CMS responded that while it appreciated the commenters’ concerns, its revocation authority under 42 C.F.R. § 424.535(a)(8)(ii) is discretionary, not mandatory, and that it “carefully weighs” facts and circumstances of the situation, “conscientiously consider[s] the regulatory factors,” and only takes revocation action when it is “genuinely warranted.”  Although it noted that it has “never applied [its non-compliant billing revocation authority] as a matter of course,” the agency opined that providers and suppliers “have a responsibility to submit correct claims” and a period of repeated non-compliant billing, even if comparatively short, does not remove this responsibility. 


CMS further explained that reviewing a short period of non-compliant billing over an entire enrollment period would hamper its efforts to address shorter but significant periods of non-compliant billing within that larger period.  It noted that in several ‘potential revocation for non-compliant billing situations,’ CMS could not take action because, “in effect, the provider’s or supplier’s length of enrollment (a criterion not altogether different from the entire period of billing during enrollment) overrode any shorter billing aberrations.”  CMS believes “this problem must be remedied” with these revisions. 


Declining to review the reason for the claim denials, CMS explained that the “core consideration is the incorrect claim submission itself rather than the reason it occurred” and even if a series of non-compliant claims did not involve any deceit by the provider or supplier, the “fact remains that the latter did not adhere to Medicare claim submission requirements.”  CMS asserts that considering the reason for claim denial(s) would “partially alleviate the provider or supplier of its responsibility to always remain compliant with [CMS] billing policies” and that this result is inconsistent with CMS’ need to protect the Trust Funds. 


Finally, CMS rejected requests to give a provider or supplier an opportunity to correct claim submission errors or to provide advance notice of CMS’ concerns.  Instead, CMS finalized the proposal without this suggested corrective or waiting period, noting that “it is not CMS’ obligation to delay a crucial program integrity measure, such as a revocation, to enable the provider or supplier to execute steps that should have been taken previously.”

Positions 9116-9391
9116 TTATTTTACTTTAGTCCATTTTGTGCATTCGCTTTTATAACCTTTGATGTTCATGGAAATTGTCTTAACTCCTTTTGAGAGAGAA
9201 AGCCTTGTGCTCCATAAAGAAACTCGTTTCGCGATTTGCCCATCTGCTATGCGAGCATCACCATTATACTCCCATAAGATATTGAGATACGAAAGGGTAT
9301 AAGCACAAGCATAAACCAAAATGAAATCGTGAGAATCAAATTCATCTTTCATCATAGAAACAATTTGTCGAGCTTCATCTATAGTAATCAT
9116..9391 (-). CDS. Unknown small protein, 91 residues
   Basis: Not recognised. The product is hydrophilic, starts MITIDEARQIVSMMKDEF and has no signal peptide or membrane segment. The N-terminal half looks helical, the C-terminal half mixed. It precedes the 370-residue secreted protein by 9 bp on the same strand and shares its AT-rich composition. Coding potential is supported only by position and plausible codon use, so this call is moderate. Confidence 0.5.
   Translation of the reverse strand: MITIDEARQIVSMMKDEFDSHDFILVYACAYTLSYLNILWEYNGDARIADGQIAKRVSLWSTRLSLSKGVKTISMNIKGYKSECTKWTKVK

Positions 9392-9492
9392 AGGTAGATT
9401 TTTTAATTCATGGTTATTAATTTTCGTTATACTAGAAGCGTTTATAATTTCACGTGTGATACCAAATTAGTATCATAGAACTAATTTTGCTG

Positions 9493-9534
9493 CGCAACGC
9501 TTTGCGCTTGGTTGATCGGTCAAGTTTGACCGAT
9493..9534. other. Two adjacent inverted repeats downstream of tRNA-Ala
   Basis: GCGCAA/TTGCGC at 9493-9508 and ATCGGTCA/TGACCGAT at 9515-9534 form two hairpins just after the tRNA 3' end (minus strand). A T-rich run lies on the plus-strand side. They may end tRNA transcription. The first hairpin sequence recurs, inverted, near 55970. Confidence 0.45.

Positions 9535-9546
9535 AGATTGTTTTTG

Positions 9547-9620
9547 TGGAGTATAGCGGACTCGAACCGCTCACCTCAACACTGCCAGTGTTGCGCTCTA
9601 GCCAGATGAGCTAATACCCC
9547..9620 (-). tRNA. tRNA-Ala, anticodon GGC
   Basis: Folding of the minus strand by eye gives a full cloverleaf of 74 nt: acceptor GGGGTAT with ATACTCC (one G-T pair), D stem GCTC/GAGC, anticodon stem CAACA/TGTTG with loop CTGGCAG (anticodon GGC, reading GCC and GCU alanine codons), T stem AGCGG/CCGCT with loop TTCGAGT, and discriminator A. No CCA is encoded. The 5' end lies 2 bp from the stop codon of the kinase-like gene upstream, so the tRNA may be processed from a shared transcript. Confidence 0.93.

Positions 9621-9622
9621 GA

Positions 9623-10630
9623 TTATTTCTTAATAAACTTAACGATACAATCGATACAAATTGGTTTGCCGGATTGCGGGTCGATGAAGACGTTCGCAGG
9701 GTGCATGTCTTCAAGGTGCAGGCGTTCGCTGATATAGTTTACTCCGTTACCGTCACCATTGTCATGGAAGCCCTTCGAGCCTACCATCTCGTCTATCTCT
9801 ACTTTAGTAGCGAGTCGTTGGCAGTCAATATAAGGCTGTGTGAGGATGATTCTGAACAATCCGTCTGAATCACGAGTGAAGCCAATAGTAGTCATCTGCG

The finalized proposal became effective on January 1, 2022. 




As noted above,these are broad revisions to the agency’s Medicare revocation authority for non-compliant billing and provide CMS with significantly greater authority to revoke Medicare billing privileges.  In particular, the revised regulation expressly removes any consideration of the reason for the claim denial, making it far easier for CMS to issue a revocation determination – a potential death sentence for healthcare businesses – with respect to a provider or supplier who made an unintentional billing error.  These changes could be the foundation for a potential refined and targeted enforcement action against a provider or supplier who may find itself facing one bad audit. 


In addition, the regulation and rulemaking do not mention the effect, if any, of appealing claim denials resulting from an audit (that might be the reason for a potential revocation).  With the current appeals backlog and processing time for higher level adjudication of Medicare claim appeals, delays in the appeals process may have unintended consequences if a provider or supplier were facing potential revocation that might hinge on the success of these appeal efforts. 


It remains to be seen whether CMS will tread lightly with this proposed expansion of its revocation authority or whether this is yet another tool CMS plans to use aggressively in its quest to end “pay and chase” in federal healthcare fraud efforts and enforce its role as gatekeeper of the Medicare program.


If you have any questions regarding this development, please contact your DLA Piper relationship attorney, any member of the DLA Piper Healthcare group, or the author of this alert.